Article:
By Aaron Kuriloff and Corrie Driebusch

The S&P 500 recorded its longest stretch of declines since the financial crisis, as investors dialed back on risk in the run-up to next week's U.S. presidential election.

Tightening polls and falling oil prices have overwhelmed recent data signaling growth in the U.S. economy, pushing the index into an eight-day slide.

The S&P 500 has fallen 2.9% since Oct. 25, a protracted decline that is much milder than the 23% drop in the index's previous eight-session losing streak in October 2008, which included the signing of the $700 billion financial-rescue package, just weeks after the collapse of Lehman Brothers Holdings.

This year's slump is also a far cry from the Brexit selloff, when the index slid 5.3% over two sessions following the U.K.'s vote to leave the European Union in June.

None of the most recent eight sessions included a decline greater than 1%, and Oct. 31's fall was less than a point in the index. Some investors and analysts said the slump reflected caution, rather than fear, especially after investors got burned by the surprise outcome of the Brexit vote and the sharp selloff that followed.

"There's obviously a lot of angst going into the election," said Erik Davidson, chief investment officer at Wells Fargo Private Bank. "The lessons of the Brexit vote are still pretty recent, so I think people are a little cautious about what the markets have priced in and what could happen."

On Thursday, the S&P 500 fell 9.28 points, or 0.4%, to 2088.66, while the Nasdaq Composite Index slipped 47.16 points, or 0.9%, to 5058.41, as a slide in tech shares pressured both indexes. The Dow Jones Industrial Average dropped 28.97 points, or 0.2%, to 17930.67.

If the S&P 500 falls again, that would mark its first nine-session slide since 1980. Friday is set to include updated unemployment data from the Labor Department, with economists expecting the jobs report to show the U.S. economy added 173,000 new jobs last month, up from 156,000 a month earlier.

A strong report could bolster the Federal Reserve's case for raising interest rates in December. The Fed on Wednesday left interest rates unchanged, as expected, while sending new hints it expects to raise rates this year.

The recent declines come after a strong third quarter for stocks, with the S&P 500 up 6.1% for the year as of Sept. 30 on a rebound in riskier shares like financials and technology. The index is now up 2.2% year to date.

Shares of Facebook on Thursday tumbled 5.6%, to $120, its biggest fall since February, after the social-media company cautioned of slowing advertising growth late Wednesday. Facebook remains up 15% in 2016 and was the biggest contributor to the S&P 500's gains through the end of October, according to S&P Dow Jones Indices.

Many investors had hoped that improving earnings would provide the next boost to stocks after major indexes hit records this summer. Any sign that sales and earnings could be weakening can be unnerving, as stock prices remain elevated relative to their past 12 months of earnings.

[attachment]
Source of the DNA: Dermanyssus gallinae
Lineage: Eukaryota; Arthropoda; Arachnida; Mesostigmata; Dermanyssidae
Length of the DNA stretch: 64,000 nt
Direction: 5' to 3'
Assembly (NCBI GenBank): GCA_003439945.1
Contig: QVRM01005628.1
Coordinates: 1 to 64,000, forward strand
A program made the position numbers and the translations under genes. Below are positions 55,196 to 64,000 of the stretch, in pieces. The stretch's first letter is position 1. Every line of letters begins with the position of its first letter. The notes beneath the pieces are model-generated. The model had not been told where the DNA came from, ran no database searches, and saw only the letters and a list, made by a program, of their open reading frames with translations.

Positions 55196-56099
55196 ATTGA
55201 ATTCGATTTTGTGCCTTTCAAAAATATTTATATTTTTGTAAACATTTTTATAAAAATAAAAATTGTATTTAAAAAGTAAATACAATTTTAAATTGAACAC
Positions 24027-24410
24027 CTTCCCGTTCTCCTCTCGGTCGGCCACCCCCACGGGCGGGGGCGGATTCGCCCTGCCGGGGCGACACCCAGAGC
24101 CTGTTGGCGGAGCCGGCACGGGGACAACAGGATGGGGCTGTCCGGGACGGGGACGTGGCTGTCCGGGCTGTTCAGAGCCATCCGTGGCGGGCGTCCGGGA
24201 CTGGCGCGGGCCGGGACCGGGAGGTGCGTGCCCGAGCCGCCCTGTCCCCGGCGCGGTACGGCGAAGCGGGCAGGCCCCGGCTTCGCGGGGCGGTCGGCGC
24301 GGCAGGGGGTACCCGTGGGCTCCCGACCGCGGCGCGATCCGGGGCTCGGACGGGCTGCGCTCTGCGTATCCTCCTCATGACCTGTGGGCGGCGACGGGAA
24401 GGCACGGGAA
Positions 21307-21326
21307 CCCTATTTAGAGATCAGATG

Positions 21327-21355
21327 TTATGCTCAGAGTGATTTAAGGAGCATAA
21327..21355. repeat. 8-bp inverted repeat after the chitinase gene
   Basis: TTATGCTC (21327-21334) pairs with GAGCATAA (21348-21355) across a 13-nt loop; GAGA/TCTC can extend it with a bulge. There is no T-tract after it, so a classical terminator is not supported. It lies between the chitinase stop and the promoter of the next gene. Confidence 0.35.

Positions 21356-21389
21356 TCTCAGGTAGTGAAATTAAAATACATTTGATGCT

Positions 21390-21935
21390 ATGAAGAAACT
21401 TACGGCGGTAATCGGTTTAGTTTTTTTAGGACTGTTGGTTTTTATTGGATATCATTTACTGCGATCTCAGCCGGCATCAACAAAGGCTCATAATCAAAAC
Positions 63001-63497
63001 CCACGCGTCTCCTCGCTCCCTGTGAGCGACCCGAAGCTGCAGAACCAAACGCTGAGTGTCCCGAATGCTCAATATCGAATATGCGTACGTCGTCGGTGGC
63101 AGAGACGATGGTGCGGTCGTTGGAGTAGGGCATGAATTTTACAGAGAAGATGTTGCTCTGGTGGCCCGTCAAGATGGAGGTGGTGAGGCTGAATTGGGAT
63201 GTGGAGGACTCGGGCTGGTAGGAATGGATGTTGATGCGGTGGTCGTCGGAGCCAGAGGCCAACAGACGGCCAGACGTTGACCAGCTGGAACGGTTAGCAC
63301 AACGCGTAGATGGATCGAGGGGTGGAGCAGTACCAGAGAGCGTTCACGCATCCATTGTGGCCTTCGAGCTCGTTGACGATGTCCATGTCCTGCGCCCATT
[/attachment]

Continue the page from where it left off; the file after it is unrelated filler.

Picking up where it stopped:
The S&P 500 trades at about 19.2 times the past 12 months of earnings, above its 10-year average of 15.7, according to FactSet. Some investors have rationalized buying stocks at these levels because bond yields are low. Others, however, are waiting on earnings growth to return. Earnings in the S&P500 have declined for five consecutive quarters, according to FactSet.

With about 400 companies in the S&P 500 having reported third-quarter results, earnings are on track to increase 2.6% from a year earlier, according to FactSet.

"Earnings and economic data are doing exactly what a lot of people expected, which is to improve," said Jamie Cox, managing director at Harris Financial Group, which manages about $697 million.

The Commerce Department said last week that U.S. gross domestic product advanced at a 2.9% inflation-adjusted annual rate in the third quarter, the strongest reading in two years. But solid earnings and economic data haven't been enough to buoy stocks.

The selling in stocks mirrored a broad decline in risk appetite in recent sessions. U.S. crude prices fell Thursday for a fifth straight session, losing 10% over that period in oil's worst stretch since Feb. 11, when prices hit a 2016 low. On Thursday, crude for December delivery lost 1.5%, to $44.66 a barrel.

U.S. government bonds have rallied this week as investors sought haven assets, although prices retreated Thursday, with the yield on the 10-year Treasury note settling at 1.811%, down from 1.847% at the end of last week. Bond yields move inversely to prices. Gold, another asset perceived as safe, has risen 2.1% since Friday.

In Europe, the Stoxx Europe 600 rose less than 0.1%, ending eight consecutive sessions of losses.

--Daniel Huang contributed to this article.

Write to Aaron Kuriloff at aaron.kuriloff@wsj.com and Corrie Driebusch at corrie.driebusch@wsj.com

(END) Dow Jones Newswires

November 03, 2016 19:08 ET (23:08 GMT)

Copyright (c) 2016 Dow Jones & Company, Inc.